Clio's Favorites: Leading Historians of the United States, 1945-2000

By Robert Allen Rutland | Go to book overview

Bernard Bailyn

Jack N. Rakove

In 1949, at the age of twenty-seven, four years out of the U.S. Army and three years into his graduate education, Bernard Bailyn was appointed an instructor in the Department of History at Harvard University. Fifty years later, though officially retired, he was still actively teaching at Harvard, not only offering courses to entering graduate students but also conducting an ambitious seminar for younger scholars on Atlantic history— an area of research that he had pioneered at the start of his career and returned to in the 1970s. 1. In between, he garnered two Pulitzer Prizes, a National Book Award, and a Bancroft Prize; served as president of the American Historical Association in 1981; and gave the Jefferson Lecture in the Humanities in 1998.

The GI Bill of Rights (the postwar educational boon for veterans) helped thousands of servicemen. But few matched “Bud” Bailyn's accomplishments. Born on September 10, 1922, in Hartford, Connecticut, Bailyn was graduated from Williams College in 1945 (although in fact he received his degree without returning to Williams from service in the United States Army). At Harvard, Bailyn was appointed to three endowed chairs, in-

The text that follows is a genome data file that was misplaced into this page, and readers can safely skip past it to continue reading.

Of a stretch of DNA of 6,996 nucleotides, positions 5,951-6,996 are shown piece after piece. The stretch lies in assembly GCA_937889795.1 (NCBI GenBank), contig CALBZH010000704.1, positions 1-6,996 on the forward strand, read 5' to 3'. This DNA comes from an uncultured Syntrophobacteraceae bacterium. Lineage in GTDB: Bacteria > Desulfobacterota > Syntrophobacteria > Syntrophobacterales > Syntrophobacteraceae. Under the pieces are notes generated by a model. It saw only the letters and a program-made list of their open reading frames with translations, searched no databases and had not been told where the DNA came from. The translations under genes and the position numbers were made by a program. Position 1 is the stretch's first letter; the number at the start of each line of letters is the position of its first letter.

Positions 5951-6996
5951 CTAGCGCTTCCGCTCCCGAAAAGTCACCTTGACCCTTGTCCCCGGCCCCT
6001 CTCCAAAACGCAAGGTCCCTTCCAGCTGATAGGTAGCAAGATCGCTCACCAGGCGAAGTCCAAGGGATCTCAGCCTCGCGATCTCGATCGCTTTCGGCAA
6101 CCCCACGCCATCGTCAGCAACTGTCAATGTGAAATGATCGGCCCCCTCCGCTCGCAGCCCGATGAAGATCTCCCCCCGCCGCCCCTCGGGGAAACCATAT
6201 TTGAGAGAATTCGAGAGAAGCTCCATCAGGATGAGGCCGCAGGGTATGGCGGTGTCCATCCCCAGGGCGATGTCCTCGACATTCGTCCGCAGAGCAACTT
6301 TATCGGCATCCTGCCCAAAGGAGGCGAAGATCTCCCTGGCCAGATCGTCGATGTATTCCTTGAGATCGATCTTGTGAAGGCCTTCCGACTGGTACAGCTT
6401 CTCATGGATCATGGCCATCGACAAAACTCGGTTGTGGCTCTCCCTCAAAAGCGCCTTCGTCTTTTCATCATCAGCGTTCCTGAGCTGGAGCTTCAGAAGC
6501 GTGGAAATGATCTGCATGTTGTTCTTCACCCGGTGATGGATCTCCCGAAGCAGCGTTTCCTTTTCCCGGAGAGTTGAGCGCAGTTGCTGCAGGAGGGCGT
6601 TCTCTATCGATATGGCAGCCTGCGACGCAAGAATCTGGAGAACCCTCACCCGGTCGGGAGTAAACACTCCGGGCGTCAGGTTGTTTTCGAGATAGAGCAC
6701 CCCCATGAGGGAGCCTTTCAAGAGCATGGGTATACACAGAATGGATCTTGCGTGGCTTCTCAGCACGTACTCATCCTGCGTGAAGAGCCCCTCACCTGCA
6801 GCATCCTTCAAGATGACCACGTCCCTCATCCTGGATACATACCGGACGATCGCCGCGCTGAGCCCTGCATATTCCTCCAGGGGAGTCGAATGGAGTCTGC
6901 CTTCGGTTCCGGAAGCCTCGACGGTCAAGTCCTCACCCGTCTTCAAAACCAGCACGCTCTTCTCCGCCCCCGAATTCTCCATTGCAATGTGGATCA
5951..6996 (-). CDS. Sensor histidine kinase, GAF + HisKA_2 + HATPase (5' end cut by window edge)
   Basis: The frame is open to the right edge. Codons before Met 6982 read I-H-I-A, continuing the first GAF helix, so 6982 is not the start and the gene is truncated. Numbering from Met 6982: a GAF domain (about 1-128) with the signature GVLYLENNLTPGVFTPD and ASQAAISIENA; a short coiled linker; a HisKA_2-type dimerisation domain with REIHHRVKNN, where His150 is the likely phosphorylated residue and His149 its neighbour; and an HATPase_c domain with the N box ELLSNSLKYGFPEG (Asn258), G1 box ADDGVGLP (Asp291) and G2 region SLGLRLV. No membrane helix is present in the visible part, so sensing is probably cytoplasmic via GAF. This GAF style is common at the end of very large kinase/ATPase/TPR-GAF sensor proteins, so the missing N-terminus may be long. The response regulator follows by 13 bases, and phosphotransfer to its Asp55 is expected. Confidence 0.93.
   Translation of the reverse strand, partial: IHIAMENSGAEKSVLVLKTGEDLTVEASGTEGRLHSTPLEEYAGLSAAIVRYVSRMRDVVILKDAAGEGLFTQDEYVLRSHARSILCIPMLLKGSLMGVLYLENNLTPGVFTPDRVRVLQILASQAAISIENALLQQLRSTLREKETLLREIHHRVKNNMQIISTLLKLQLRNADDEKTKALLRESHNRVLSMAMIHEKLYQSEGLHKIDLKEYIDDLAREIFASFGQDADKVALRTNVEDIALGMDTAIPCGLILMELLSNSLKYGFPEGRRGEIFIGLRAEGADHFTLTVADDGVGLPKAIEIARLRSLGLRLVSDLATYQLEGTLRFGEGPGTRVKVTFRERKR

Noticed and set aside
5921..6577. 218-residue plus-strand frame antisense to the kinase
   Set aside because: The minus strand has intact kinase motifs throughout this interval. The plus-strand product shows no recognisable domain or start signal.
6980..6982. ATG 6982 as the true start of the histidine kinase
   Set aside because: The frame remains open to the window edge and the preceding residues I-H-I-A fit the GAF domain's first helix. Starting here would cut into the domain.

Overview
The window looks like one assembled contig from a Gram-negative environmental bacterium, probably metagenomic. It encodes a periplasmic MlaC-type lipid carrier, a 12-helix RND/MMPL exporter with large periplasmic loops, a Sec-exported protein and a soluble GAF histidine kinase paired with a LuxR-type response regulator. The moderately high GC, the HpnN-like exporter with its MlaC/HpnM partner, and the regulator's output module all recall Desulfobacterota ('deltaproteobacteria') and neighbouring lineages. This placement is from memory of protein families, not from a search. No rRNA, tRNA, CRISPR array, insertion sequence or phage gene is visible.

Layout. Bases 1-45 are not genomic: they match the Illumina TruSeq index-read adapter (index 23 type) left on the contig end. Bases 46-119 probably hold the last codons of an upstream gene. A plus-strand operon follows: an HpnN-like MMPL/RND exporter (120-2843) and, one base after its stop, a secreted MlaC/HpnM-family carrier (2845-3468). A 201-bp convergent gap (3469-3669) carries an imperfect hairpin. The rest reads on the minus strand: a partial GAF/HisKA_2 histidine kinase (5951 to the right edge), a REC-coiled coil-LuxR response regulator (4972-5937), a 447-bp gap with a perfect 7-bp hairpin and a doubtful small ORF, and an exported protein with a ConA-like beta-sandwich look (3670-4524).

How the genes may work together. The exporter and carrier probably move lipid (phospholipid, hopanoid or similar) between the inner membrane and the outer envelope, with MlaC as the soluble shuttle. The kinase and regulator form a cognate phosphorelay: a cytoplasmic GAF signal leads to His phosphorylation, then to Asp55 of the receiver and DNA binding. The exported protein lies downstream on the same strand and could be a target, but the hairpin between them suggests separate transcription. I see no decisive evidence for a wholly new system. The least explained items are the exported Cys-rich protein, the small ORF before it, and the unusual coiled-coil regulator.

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1.
For biographical information, see A. Roger Ekirch, “Bernard Bailyn, ” in Twentieth- Century American Historians, ed. Clyde N. Wilson, Dictionary of Literary Biography (Detroit: Gale, 1983), 17:19-—26, and Michael Kammen and Stanley N. Katz, “Bernard Bailyn, Historian and Teacher, ” in The Transformation of Early American History: Society, Authority, and Ideology, ed. James A. Henretta, Michael Kammen, and Stanley N. Katz (New York: Knopf, 1991), 3-—15. In writing this essay about my own teacher, I should note that I draw as well upon personal impressions that date to my first encounter with Bailyn in September 1969, as well as conversations over the years with other students, especially Pauline Maier and Gordon Wood and his friend, associate, and editor at Knopf, Jane N. Garrett. I have written two previous essays on Bailyn: an overall assessment of his writings, “`How Else Could It End?': Bernard Bailyn and the Problem of Authority in Early America, ” in The Transformation of Early American History, ed. Henretta et al., 51-—69; and “Encountering Bernard Bailyn, ” Humanities 19 (1998): 9-—13.

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Clio's Favorites: Leading Historians of the United States, 1945-2000
Table of contents

Table of contents

  • Clio's Favorites - Leading Historians of the United States, 1945-—2000 *
  • Contents v
  • Introduction 1
  • Bernard Bailyn 5
  • Merle Curti 23
  • David Herbert Donald 35
  • John Hope Franklin 49
  • Richard Hofstadter 68
  • Howard Roberts Lamar 84
  • Gerda Lerner 98
  • Arthur S. Link 111
  • Edmund S. Morgan 126
  • David M. Potter 138
  • Arthur M. Schlesinger, Jr 156
  • C. Vann Woodward 170
  • A Bout the Contributors 183
  • Acknowledgments 185
  • Index 187
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